Scientists Close To Developing Hangover-Free Wine
Scientists at the University of Illinois are working on developing a hangover-free wine using a special species of yeast.
Yong-Su Jin, an associate professor of microbial genomics at the University of Illinois, announced that he and his team had successfully engineered Saccharomyces cerevisiae, a species of yeast commonly used to ferment wine. The engineered yeast reduces the elements in wine that cause hangovers, or morning-after headaches, while increasing the positive health benefits.
“Wine, for instance, contains the healthful component resveratrol. With engineered yeast, we could increase the amount of resveratrol in a variety of wine by 10 times or more. But we could also add metabolic pathways to introduce bioactive compounds from other foods, such as ginseng, into the wine yeast,” Jin explained.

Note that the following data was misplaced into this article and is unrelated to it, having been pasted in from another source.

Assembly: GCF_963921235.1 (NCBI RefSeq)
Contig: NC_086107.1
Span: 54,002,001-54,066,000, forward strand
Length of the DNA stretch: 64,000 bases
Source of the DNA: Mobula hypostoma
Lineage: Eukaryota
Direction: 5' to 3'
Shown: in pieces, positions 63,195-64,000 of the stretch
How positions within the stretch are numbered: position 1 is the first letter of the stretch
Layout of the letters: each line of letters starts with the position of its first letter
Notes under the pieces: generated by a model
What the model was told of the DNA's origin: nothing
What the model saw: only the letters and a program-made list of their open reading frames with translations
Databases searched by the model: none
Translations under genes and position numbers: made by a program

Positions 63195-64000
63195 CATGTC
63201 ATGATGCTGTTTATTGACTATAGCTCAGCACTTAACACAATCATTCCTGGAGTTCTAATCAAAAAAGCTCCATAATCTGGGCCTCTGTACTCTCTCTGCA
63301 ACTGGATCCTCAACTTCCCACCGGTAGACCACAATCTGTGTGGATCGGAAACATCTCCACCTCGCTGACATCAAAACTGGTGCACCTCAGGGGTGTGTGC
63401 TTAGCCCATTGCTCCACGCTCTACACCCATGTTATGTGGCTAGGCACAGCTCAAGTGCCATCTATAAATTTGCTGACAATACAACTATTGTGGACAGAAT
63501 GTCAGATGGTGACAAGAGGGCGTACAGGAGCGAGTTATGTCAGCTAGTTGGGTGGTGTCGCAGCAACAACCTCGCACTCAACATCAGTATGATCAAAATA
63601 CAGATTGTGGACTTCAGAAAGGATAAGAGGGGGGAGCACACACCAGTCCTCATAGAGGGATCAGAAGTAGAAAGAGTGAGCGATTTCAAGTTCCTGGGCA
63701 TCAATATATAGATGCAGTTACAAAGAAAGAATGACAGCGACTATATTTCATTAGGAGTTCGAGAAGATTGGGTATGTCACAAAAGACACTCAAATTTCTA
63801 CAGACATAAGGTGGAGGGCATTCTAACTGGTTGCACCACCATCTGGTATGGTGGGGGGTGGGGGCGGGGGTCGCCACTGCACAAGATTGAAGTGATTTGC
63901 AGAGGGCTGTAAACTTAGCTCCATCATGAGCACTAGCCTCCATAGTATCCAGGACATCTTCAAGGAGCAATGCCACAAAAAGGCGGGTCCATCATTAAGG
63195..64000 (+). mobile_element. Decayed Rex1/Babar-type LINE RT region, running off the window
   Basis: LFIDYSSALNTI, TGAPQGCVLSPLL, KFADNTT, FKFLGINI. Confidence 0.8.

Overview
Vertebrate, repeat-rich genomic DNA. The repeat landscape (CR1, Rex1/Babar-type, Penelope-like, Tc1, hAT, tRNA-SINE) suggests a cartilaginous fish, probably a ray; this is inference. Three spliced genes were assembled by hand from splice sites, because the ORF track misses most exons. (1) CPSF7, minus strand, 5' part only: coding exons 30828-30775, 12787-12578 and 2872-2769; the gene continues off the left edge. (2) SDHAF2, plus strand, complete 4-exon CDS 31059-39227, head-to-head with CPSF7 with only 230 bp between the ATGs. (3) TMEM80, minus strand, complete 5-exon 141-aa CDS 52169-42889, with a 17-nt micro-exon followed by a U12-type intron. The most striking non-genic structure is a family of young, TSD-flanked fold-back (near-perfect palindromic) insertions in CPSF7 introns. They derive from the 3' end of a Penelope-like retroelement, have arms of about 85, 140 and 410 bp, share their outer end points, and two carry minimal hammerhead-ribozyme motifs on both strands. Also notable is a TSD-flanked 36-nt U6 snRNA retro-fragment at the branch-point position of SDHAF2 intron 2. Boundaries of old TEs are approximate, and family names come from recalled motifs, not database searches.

Specifically, Jin theorized that the use of engineered yeast could render the second fermentation stage, malolactic fermentation, useless. As the more negative effects of wine are produced in this stage, hangovers could be rendered obsolete. “We envision that our yeast engineering technology can get rid of the secondary fermentation step – and therefore the headache-contributing allergens – while still making wine taste smooth,” Jin said.
Jin continued to explain, saying, “Scientists need to create designed mutations to determine the function of specific genes. Say we have a yeast that produces a wine with great flavor and we want to know why. We delete one gene, then another, until the distinctive flavor is gone, and we know we’ve isolated the gene responsible for that characteristic.”